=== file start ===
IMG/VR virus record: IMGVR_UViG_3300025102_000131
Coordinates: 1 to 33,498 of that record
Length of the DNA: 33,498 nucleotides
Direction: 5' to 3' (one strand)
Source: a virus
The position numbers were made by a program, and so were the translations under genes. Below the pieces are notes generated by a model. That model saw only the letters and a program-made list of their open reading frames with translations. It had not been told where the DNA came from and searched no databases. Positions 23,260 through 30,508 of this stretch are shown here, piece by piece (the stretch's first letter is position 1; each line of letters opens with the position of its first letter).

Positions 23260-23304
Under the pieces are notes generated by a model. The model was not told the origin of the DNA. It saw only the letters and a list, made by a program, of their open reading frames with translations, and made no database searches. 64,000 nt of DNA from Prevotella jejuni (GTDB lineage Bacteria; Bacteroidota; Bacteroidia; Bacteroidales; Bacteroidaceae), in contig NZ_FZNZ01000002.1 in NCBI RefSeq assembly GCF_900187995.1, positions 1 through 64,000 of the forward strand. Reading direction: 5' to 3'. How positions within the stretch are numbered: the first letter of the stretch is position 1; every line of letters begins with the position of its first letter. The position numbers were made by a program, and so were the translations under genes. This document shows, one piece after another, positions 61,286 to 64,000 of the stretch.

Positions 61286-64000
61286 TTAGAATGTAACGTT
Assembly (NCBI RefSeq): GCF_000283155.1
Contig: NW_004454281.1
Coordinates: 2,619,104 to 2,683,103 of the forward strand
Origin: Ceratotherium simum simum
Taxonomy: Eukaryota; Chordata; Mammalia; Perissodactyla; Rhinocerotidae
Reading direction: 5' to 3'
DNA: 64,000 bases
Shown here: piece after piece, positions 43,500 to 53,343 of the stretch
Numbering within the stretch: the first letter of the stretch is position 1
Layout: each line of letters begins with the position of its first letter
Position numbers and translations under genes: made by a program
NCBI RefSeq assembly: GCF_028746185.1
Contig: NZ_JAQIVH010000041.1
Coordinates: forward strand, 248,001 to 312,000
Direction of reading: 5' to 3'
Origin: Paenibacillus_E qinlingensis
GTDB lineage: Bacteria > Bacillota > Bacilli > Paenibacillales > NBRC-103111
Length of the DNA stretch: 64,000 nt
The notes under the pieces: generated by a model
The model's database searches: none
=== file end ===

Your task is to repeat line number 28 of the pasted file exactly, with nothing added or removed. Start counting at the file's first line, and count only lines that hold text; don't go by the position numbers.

Length of the DNA stretch: 64,000 nt